We were making our way up front during "Give Me Flowers While I'm Living," and I think "Walkin' Cane" was up next. John Doe, who is a terrible liar, had promised that "Silver Wings" and "Cryin'" would be the only two sad songs they sang that night. So naturally, I called shenanigans on "Why Don't We Even Try Anymore."
M: What, no one's shot in the breast. No one's dead. This isn't sad.
Me: It's a sad song about marriage.
M: Aren't they all?
He's a funny guy. I might even miss him when I go walking with him down by the river and listen to my knife, which is inexplicably whispering to me to kill him, and I end by shooting him in the breast. Of course, The Knitters provided the soundtrack of my revenge by doing "I'll Go Down Swinging," a cautionary tale for cheating men and a marvelous tribute to the death of dignity for women who've been cheated on. Wait a minute . . . !
We got most of the greats, including "Long Chain On," "Skin Deep Town" (which I'd heard and hadn't really cared for; but now I'm in love after having seen it live), "Dry River," of course "The New Call of the Wreckin' Ball" (I defy you not to stomp along with this song), "Poor Little Critter on the Road," "Baby Out of Jail" (one of the death songs required by contract of all performers at Folk Festivals), and "Poor Old Heartsick Me."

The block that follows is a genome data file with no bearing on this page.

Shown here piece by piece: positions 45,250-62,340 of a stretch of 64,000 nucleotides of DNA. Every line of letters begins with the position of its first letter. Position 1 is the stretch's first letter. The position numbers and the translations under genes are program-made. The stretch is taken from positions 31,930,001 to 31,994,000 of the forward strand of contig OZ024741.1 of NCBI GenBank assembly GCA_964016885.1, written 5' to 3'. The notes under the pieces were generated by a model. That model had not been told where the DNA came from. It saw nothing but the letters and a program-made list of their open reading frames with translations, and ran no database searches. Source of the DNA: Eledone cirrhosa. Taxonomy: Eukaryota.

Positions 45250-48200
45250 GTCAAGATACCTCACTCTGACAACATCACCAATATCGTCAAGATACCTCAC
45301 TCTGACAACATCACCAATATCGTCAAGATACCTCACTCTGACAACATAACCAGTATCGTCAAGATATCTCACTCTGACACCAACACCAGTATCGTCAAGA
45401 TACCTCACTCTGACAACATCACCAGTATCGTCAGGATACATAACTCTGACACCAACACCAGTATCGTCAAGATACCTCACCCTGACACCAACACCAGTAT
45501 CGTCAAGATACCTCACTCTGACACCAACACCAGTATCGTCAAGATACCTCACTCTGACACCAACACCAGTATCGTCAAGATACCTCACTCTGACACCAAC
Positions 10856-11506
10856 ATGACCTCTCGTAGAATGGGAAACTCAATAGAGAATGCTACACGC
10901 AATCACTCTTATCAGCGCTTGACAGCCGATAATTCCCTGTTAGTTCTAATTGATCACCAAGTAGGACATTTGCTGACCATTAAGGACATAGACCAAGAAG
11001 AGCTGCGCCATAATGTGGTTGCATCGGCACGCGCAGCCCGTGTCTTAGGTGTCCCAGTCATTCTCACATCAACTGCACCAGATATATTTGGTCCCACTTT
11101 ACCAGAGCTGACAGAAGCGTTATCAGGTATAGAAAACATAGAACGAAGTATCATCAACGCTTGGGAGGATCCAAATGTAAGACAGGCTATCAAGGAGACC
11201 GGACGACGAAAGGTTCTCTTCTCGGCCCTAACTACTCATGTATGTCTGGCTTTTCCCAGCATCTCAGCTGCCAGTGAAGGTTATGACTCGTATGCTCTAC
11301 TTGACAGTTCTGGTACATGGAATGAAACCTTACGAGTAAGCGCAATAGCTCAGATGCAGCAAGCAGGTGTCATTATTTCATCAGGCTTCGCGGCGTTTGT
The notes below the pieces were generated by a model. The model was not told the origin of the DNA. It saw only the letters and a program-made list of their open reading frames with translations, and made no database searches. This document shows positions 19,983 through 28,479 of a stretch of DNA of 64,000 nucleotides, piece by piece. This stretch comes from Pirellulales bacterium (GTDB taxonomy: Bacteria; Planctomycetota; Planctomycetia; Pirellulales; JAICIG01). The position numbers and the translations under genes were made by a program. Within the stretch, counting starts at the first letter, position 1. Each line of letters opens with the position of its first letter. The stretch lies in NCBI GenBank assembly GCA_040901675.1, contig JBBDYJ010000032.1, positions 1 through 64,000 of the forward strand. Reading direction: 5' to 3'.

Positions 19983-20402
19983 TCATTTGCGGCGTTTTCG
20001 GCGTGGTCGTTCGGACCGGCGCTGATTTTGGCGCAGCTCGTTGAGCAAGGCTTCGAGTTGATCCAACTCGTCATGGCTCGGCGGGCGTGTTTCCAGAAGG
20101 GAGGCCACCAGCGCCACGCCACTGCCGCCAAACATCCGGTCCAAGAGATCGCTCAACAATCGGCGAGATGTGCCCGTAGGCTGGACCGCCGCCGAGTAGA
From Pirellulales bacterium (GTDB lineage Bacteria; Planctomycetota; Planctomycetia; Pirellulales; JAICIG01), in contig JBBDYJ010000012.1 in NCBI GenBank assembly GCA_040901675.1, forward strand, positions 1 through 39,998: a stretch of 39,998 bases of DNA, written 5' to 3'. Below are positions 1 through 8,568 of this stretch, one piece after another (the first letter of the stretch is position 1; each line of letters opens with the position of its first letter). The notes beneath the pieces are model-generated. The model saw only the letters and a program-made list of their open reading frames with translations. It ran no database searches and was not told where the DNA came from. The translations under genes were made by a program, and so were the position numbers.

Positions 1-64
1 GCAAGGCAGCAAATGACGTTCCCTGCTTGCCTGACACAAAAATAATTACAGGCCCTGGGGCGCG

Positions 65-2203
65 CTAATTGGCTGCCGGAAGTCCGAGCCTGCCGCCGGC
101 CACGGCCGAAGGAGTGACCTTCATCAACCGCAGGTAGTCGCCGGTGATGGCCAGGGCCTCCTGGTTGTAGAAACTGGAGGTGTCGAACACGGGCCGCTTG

They tried to end with the fabulously erratic, multi-generic "Born to Be Wild," (or was it "Poor Old Heartsick Me"?) but the crowd called them back for two encores. For the first, they did "Rock Island Line." I'm pretty sure this was the one they gave the Merri Mac treatment in homage to the punk rocker in Exene. Earlier, I'd commented to the ZK that it must be hard on DJ Bonebreak when everyone else decides to rock out, given that he's just got a snare and a teeny crash cymbal. I could not stop laughing, therefore, when one of his brushes completely exploded. He soldiered on with just one and calmly pulled a stick out of his back pocket to finish up. That's jazz-drummer cool right there.
By the second encore, he had a second brush again. Sure, he probably has redundancy in the system because it's a good idea, but I like to think that he's been exploding brushes across the country for 2.5 decades. John nixed any ideas of a third encore by declaring that they'd played all they knew, but the crowd was unconvinced enough that many of them stayed through some of the new ED's thanks and commentary (and that's saying something).
We made our way back to the bizarro-world brown line (basically, they'd switched the side of the tracks you stand on, so that the signage is telling you terrific lies about the direction in which the train will travel), and then to the Rock Island. What should have been a nice, quiet ride home was spoiled by 9 fucking Cubs fans who were sloppy, ugly, loud drunk. Fuck all you all for harshing my Punk Country buzz.